Updated: Sep 15, 2020
This article originally appeared in Contraceptive Zine on the 7th April 2019
How the process of contraceptive development has failed women; the case of the injectable contraceptive
It has long been argued that developments in reproductive technology reflect the interests, needs and wishes of the powers that be as opposed to those that use them (Corea et al., 1985). Historically, hormonal contraception has been no exception, leading to the development of methods that are far from ideal for the women that use them. Anita Hardon, a medical anthropologist and technical advisor for the WHO, has written extensively on the process of contraceptive development from a feminist perspective. She describes how the process has been inherently skewed to reflect the interests of the ‘population establishment’ by creating high-dose high-efficacy contraceptives and has systematically failed to listen to, document or take seriously women’s experiences of side-effects (A. Hardon, 1994, 1997). This article summarises the problems with these processes, the consequences they have had for the types of technology we available to us now, as exemplified by the case of the injectable contraceptive, and calls for a re-evaluation of what is prioritised during contraceptive development.
How contraceptive design prioritises high efficacy in all bodies over acceptability for most
Historically, contraceptive development has mainly been carried out for and by those with an interest in limiting population growth (Connelly, 2008). And so, contraceptive methods were developed with a focus on maximum efficacy to prevent pregnancies at all costs. This focus led to dosage selection that allowed a contraceptive to be effective in all women at all times; no matter their physiology. This shows a disregard for the fact that women are likely respond differently to different doses of hormones and thus one dose that is effective in all women is likely to be too high for the majority. The process of choosing this dosage and testing its side-effects is normally conducted by pharmaceutical companies in clinical trial settings, with the assumption that contraceptive doses assessed in clinical trial populations can be exported and used by all women with the same effectiveness and acceptability. This belief relies on the problematic assumption that all bodies respond similarly to biomedical intervention, based on the idea of a standardised body with ‘normal’ reproductive physiology and hormone levels. The archetype of the standardised human body in biomedicine is perhaps unsurprisingly Euro-American, meaning that much of medicine does not account for non-pathological biological variation in parameters, such as natural hormone levels, which are likely to influence reactions to hormonal contraception.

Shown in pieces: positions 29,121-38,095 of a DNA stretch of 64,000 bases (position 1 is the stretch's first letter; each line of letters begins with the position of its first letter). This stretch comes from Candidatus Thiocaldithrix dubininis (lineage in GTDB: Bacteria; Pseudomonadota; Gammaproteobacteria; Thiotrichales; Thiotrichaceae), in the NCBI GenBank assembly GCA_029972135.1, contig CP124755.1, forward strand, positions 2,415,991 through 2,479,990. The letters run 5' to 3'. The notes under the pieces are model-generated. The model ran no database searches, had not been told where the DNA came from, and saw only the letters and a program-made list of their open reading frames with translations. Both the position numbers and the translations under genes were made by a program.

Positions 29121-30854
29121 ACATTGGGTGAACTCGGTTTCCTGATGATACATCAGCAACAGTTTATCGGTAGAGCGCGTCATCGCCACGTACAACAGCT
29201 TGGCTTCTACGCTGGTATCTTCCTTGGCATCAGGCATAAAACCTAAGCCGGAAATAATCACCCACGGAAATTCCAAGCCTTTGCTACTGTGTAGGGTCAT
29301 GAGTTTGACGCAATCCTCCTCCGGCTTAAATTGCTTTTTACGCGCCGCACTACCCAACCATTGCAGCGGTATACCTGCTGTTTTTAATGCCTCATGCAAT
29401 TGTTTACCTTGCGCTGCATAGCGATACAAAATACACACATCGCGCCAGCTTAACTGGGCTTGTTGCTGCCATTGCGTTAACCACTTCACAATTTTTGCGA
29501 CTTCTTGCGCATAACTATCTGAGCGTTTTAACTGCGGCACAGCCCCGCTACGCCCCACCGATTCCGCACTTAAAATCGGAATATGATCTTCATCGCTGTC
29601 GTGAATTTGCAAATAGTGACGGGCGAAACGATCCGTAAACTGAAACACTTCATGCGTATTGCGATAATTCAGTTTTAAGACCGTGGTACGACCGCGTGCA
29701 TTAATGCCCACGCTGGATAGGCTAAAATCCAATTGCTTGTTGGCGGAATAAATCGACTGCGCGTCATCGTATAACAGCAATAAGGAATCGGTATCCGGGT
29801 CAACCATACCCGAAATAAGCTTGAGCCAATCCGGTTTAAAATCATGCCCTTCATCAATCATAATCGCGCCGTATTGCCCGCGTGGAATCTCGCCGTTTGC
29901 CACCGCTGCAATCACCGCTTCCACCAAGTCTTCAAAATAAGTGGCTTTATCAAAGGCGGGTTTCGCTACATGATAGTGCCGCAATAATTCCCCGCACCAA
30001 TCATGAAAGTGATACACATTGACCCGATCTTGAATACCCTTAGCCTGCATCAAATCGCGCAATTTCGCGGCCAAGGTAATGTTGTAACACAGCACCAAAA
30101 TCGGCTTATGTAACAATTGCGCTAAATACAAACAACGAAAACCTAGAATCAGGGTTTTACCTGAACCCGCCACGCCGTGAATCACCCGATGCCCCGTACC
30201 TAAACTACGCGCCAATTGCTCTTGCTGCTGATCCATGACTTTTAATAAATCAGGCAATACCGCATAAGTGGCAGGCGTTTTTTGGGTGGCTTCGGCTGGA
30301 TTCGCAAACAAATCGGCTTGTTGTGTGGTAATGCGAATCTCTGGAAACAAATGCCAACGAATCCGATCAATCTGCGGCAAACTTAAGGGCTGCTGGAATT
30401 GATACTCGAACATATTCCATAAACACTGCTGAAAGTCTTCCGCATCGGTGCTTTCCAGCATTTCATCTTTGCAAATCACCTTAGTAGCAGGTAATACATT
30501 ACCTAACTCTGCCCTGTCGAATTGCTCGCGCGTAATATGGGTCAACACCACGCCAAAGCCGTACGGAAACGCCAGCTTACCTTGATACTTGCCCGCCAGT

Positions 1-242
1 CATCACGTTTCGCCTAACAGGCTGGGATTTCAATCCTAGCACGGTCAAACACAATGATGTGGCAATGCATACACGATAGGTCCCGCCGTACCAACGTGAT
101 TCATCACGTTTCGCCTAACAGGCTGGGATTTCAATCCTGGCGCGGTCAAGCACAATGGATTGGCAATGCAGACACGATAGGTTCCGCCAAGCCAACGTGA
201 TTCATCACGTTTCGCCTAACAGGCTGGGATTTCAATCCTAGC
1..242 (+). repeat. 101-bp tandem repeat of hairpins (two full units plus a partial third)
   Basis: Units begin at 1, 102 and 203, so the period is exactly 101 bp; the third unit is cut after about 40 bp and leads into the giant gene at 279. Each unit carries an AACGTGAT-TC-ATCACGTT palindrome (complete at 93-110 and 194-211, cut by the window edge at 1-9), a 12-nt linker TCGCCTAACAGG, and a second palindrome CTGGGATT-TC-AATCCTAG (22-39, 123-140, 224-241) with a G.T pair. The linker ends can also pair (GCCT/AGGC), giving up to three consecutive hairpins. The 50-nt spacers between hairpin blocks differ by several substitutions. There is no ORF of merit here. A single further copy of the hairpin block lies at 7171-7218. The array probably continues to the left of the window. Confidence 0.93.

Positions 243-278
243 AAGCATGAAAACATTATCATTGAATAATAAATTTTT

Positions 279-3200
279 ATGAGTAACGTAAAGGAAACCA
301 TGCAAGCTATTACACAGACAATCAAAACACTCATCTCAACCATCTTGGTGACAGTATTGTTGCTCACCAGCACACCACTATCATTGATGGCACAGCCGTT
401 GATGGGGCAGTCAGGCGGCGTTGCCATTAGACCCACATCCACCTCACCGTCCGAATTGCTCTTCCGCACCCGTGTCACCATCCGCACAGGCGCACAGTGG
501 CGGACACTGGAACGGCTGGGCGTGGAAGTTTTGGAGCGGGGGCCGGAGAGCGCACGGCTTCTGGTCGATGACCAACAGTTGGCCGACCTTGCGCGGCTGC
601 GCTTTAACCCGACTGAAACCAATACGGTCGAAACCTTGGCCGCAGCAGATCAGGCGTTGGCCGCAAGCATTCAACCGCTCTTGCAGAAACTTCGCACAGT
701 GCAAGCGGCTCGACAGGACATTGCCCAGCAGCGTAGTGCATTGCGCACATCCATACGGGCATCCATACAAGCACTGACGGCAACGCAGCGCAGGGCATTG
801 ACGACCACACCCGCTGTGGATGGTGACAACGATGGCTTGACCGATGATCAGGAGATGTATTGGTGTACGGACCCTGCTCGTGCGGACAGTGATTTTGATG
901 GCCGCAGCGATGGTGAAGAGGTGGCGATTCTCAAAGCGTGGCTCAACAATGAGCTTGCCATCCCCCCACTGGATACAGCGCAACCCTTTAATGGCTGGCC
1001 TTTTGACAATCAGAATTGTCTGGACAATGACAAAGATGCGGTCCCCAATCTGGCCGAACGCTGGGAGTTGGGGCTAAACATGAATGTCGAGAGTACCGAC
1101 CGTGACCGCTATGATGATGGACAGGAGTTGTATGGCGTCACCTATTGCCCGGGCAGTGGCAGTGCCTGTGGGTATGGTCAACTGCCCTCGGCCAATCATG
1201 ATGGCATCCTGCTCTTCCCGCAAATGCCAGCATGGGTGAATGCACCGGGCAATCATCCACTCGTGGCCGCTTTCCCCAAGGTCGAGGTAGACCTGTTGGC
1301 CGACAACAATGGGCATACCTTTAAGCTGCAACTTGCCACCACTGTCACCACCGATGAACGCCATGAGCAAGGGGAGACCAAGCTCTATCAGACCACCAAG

This process of development can lead to the creation of a contraceptive dosage that is far removed from the ideal for many women’s bodies. This is exemplified well in the case of the injectable contraceptive, Depo Provera. This is a progestin-only contraceptive which works mainly through suppressing the luteinising hormone (LH) surge that leads to ovulation, but also affects the cervical mucous and endometrial lining. Depo Provera is currently the most popular method of contraception in sub-Saharan Africa and is associated with a history of human rights abuses in population control programmes as well as with a large burden of side-effects among users. Studies from the 1980s (Bassol et al., 1984; Fotherby, Koetsawang, & Mathrubutham, 1980) show its 150mg dose of synthetic progestin (depomedroxyprogesterone acetate (DMPA)) remains effective for far longer than the 90 day period of intended efficacy and that much lower doses, of perhaps as low as 25mg, would continue to suppress ovulation for 3 months. Even though a new lower dose injectable, Sayana Press, has been created in recent years, it is still relatively high at 104mg and a review of its efficacy stated that approaches to its development “have adopted an ultra-conservative approach, aiming for doses high enough to avoid even a hint of ovulation” (Shelton & Halpern, 2014). This is in stark contrast to oral contraceptive formulations which have been reduced substantially since their inception to increase acceptability, but the same attention and research has not gone into increasing acceptability in injectables despite their widespread use.
How contraceptive design and clinical trials fail to listen to women’s voices